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Combine loss drop pan

This homemade grain catcher helps farmer fine-tune combine settings

When David Hofer’s equipment stopped meeting his needs, he did something farmers have done for millennia: he jerry-rigged something that works better.

In this case, it’s a combine loss drop pan made of nylon tarp and fiberglass rods that can be thrown directly under combine wheels without bending or breaking.

Hofer farms around 10,000 acres at Baildon Hutterite Colony near Moose Jaw, Sask. He says most farmers in the area use drop pans that are made of wood or iron and bend up when combine wheels hit them accidentally.

“Our combine guys were coming to us and saying, ‘We’re bending up the catch pan when we drive over it.’ I had all this used tarp and fiberglass rods, and instead of throwing the tarp in a landfill I came up with this idea,” says Hofer.

His prototype was basically a nylon square edged with the rods, but in subsequent models he added flaps or “wings” to ensure no grain was lost from the edges.

An added bonus of the four square-foot pan is that it can be folded up and tucked into a matching pouch for storage.

Hofer says he encourages his combine operators to drive over it.

“Canola is cut pretty high, so that’s why I prefer driving over the pan, because it flattens out. With canola, it could tip, and if it tips to the wrong angle it won’t catch much of your lost grain. Wheat you’re cutting pretty low so it doesn’t really matter there,” he says.

There is something like Hofer’s pan on the market, he says, but what makes his unique is that it repurposes existing materials that would otherwise end up in a landfill. “And I haven’t seen one that you can take apart, put in the pouch and throw behind the seat, and forget about until the next time you need it,” he says.

David Hofer sells these drop pans made of nylon tarp and fiberglass rods for $80 each. They come in a matching pouch.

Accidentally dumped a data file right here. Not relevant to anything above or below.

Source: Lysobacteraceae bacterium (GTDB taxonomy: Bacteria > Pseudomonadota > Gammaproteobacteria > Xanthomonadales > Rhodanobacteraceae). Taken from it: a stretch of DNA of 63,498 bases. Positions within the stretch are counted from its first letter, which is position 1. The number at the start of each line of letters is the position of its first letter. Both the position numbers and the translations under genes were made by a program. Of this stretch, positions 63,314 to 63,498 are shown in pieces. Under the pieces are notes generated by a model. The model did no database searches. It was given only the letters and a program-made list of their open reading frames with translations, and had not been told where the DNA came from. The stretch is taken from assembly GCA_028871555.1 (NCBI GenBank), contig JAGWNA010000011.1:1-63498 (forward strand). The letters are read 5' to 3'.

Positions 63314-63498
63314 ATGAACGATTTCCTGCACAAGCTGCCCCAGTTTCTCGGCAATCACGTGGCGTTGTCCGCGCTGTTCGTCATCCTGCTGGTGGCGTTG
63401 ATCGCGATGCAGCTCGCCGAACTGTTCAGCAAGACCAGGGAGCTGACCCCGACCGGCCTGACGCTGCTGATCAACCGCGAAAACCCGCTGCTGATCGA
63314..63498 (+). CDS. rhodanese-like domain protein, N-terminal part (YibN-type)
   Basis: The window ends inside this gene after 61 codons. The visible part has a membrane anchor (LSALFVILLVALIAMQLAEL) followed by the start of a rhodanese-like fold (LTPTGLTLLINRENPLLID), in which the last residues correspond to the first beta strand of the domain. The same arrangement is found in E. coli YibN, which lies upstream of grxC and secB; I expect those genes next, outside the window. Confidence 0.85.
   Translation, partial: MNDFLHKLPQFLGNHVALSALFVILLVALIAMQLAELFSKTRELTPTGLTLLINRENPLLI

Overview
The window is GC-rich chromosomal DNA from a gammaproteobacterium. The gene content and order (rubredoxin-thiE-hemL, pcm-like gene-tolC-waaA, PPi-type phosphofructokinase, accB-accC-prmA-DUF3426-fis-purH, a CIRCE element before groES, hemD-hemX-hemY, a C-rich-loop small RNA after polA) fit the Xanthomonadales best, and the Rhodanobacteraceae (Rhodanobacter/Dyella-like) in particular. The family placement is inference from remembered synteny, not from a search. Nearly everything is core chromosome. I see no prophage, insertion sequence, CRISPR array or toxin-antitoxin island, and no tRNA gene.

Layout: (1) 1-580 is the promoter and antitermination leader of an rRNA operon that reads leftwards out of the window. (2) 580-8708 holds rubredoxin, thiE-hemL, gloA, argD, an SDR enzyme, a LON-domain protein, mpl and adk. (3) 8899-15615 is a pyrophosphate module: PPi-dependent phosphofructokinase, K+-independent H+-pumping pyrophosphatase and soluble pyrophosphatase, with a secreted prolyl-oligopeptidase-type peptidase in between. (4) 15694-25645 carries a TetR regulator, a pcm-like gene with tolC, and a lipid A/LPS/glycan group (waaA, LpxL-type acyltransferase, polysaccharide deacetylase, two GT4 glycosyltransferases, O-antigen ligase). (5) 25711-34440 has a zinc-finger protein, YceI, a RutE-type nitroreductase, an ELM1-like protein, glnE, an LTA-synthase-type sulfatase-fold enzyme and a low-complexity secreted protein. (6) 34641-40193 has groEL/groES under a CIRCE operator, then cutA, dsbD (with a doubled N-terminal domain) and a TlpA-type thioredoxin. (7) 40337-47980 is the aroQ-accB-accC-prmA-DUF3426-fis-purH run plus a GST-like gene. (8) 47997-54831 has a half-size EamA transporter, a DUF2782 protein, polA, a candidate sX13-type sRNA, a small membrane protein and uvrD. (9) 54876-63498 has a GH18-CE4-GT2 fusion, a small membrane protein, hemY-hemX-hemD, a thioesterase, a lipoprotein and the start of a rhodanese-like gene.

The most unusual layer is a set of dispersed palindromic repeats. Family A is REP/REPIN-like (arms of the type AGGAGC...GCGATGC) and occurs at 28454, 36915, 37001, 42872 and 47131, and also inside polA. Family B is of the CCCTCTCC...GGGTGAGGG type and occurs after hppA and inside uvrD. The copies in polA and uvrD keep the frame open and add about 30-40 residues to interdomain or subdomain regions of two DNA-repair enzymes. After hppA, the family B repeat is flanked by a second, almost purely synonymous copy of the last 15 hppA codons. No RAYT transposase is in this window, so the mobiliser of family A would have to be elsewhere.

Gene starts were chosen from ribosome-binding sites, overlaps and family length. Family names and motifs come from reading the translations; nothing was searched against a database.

photo: Supplied

Baildon Colony’s farm has five combines, and operators use a drop pan almost continuously during harvest to check losses and adjust combine settings.

After cleaning the sample, they use a syringe to measure losses.

“We’ve brought it to the point where if we have 10 ml grain loss in one of those syringes, we’re a tad over what we’d like to be,” says Hofer.

Last year, Hofer sold around 30 of his drop pans to local farmers at $80 each. He’s hoping word spreads in 2018, and that other farmers will be similarly inspired to repurpose old tarps. Hofer can be reached at 1-306 693-3046.


Seed loss calculator

The Prairie Agriculture Machinery Institute (PAMI) and the Canola Council of Canada have developed a combine seed loss chart to help you calculate losses based on weight, volume or seed count. You’ll also need to know the width you’re cutting, and the width of the discharge behind your combine. Once you have those numbers, you’ll be able to find your loss rate in bushels per acre, so you can find out just how much you’re losing in dollar values. Calculators can be found on their websites at pami.ca or canolacouncil.org.

About the author

Contributor

Julienne Isaacs is a Winnipeg-based freelance writer and editor. Contact her at [email protected]

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